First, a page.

Govt asks miners for turnover-based donations to junior fund

Godfrey Oliphant, deputy mines minister

SOUTH Africa’s Department of Mineral Resources (DMR) has approached the country’s mining sector to contribute a portion of its turnover to a junior miner exploration fund which will also be backed by the Industrial Development Corporation (IDC), said Godfrey Oliphant, deputy minister of mines.

“We are developing a junior miners’ funds for exploration capital for black emerging miners,” said Oliphant in a keynote speech at the Junior Indaba, a mining conference in Johannesburg. “The PIC [Public Investment Corporation] has also agreed to make a significant contribution to the fund,” he said.

“It is a programme I think should succeed. We have approached the formal sector to contribute a small portion of their turnover to the fund,” he said.

Earlier Bernard Swanepoel, the convener of the Junior Indaba conference and former CEO of Harmony Gold, criticised the government and the Minerals Council for failing to accommodate the needs of the junior mining sector, especially in the drafting of regulations for the mining sector.

“I get the sense that we don’t think we are in competition with the rest of the world,” said Swanepoel. “I think we’ll lose out to Zimbabwe. I think more money will go to Zimbabwe than South Africa this year,” he said.

Responding to questions from the press on the sidelines of the conference, Oliphant said the fund would be capitalised at about R200m with the IDC and the PIC contributing equal amounts to the fund. The amount the formal mining sector would have to contribute was less clear, however.

Oliphant said a requirement in the existing Mining Charter that mining companies contribute 1% of turnover to fund emerging and small-scale mining might be adopted, although he added: “There are some questions about this”.


  1. Another cost to struggling mines – again the anc government suffers from the delusion that mines have unlimited money to spend as if the social and labour plans were not enough.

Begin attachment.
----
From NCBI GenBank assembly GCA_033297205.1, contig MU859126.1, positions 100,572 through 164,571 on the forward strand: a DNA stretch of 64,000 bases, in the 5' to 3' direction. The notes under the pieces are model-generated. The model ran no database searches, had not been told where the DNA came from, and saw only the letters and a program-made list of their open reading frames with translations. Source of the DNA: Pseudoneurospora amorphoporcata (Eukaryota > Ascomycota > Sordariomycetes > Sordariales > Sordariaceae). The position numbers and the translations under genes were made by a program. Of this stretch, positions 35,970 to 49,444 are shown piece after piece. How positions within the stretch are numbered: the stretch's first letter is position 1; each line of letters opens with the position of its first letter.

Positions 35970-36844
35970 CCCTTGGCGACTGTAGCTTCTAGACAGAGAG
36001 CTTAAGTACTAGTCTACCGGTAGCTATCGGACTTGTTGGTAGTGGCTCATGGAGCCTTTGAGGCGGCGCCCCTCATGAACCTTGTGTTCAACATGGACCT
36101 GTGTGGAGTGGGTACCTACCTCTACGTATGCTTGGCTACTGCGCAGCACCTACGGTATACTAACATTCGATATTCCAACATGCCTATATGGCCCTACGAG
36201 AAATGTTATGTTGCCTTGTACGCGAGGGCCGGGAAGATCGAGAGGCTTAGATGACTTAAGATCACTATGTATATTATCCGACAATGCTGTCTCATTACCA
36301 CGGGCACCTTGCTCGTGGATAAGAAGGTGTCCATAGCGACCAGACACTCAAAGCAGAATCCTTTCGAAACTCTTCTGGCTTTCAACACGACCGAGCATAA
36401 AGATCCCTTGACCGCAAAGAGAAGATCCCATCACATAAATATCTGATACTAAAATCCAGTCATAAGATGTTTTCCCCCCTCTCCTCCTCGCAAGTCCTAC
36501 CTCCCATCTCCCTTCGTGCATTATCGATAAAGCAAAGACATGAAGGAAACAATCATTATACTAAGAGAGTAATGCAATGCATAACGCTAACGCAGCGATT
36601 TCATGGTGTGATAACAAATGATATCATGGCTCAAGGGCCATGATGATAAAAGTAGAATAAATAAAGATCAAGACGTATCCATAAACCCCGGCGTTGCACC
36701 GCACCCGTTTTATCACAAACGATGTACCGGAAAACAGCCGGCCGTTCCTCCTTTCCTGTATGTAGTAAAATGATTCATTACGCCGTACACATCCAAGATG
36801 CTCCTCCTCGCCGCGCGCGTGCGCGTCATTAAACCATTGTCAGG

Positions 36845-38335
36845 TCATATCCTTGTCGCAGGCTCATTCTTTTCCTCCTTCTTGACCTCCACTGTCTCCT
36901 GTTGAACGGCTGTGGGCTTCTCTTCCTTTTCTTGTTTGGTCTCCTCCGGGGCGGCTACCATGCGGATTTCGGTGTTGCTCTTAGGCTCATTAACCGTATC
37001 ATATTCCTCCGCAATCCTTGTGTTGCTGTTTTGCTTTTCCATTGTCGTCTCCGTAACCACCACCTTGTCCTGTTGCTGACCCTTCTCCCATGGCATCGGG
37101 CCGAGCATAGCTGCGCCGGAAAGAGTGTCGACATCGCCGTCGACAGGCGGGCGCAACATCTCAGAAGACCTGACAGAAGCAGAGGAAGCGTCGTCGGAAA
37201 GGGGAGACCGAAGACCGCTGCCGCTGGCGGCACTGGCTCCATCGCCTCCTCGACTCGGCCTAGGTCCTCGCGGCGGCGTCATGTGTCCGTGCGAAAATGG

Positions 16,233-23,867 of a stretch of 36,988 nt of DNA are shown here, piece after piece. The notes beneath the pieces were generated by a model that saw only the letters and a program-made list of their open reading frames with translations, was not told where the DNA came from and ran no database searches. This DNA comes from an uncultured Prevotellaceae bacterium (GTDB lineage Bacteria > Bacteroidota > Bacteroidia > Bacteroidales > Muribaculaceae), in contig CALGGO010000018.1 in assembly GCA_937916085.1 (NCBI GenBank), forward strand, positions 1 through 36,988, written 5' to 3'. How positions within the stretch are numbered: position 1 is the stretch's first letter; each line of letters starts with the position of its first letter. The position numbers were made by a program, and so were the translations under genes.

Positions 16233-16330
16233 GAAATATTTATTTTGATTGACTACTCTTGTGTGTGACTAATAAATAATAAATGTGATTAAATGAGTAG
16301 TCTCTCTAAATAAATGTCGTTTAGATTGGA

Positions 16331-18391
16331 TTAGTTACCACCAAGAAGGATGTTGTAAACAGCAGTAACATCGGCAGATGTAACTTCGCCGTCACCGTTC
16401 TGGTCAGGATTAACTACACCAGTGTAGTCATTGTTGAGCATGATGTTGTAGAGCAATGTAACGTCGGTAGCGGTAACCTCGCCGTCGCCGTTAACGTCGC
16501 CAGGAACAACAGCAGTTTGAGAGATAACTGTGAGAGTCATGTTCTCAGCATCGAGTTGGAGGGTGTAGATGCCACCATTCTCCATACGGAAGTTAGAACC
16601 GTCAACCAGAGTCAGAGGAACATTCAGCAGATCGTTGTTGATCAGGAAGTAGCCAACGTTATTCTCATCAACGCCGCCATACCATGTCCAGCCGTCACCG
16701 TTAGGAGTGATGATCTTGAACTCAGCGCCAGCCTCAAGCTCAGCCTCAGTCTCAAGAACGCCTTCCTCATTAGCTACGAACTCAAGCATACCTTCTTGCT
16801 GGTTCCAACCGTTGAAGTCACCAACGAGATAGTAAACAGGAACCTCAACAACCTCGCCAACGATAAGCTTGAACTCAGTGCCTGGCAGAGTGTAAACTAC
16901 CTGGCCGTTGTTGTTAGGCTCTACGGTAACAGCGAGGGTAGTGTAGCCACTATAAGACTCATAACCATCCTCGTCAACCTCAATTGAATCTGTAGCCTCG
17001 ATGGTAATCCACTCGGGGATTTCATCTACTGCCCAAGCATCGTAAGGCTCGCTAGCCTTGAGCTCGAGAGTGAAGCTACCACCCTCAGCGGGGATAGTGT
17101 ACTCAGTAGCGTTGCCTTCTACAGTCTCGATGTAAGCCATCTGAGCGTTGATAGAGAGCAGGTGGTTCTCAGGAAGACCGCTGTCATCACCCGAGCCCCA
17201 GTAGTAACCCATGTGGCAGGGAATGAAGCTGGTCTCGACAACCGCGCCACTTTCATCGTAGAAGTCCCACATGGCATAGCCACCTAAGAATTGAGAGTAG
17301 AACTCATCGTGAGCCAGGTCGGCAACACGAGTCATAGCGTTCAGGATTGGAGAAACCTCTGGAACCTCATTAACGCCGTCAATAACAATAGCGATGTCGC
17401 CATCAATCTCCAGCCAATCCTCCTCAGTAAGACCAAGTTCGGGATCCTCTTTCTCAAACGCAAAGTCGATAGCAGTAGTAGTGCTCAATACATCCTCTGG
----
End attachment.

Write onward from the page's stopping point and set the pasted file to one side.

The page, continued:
2. You got to be kidding me. Existing companies have stopped exploration due to the demise in commodity prices and the risk involved in exploration. Now they need to contribute to others to have a no-risk venture. This must be a delayed April’s fool joke! Not going to happen. Exploration is high risk and need to be self funded up to a certain point. Once you secured the rights and drilled the area to some extent to prepare a competent persons report, only then can you approach the market. Government should stop with this foolish plans. What junior exploration companies require is information. SAMRAD need to be reliable and up to date. If a right has expired, update the system. The fact that DMR hides most of the information on SAMRAD contributes to corruption. All information on the system should be visible to all, such as contact details of holder, duration of right, expiry date and renewal details. Furthermore, DMR need to process applications in order of receipt and not in order of those who pay most. Then, DMR has to streamline the application process. Nema is just too rigid, time consuming and expensive. If people such as Bernard Swanepoel is serious about developing junior mining in RSA, they should go back to basics….and basics start at availability of information, quick turnaround of processing of applications by honest Government Officials…. and everything else will follow. The problem is that Bernard Swanepoel and friends were executives at the Big Mining Houses and the Chamber of Mines or whatever the new name is. They know nothing of putting together a project with limited funding and resources. They thus have no authority on the matter, etc. Mining Weekly editor recently had a discussion with Allan Saad, a well known geologist and previously president of the Foreign Investors. Let people like him tell you what need to be done to develop junior mining and forget about the fat cats who like nothing more than making jokes at Indabas and like to be seen.

  3. Stakeholder theory at it’s best. Unfortunately the custodians of the South African economy do not have any idea about value creation.

  4. hahahahahahahahah this is laughable… So the 1% to BEE didnt fly, so we renamed it 1% for SME fund, to be given purely to BEE….

    Wow these guys think we are all as dumb as the people who vote for them…

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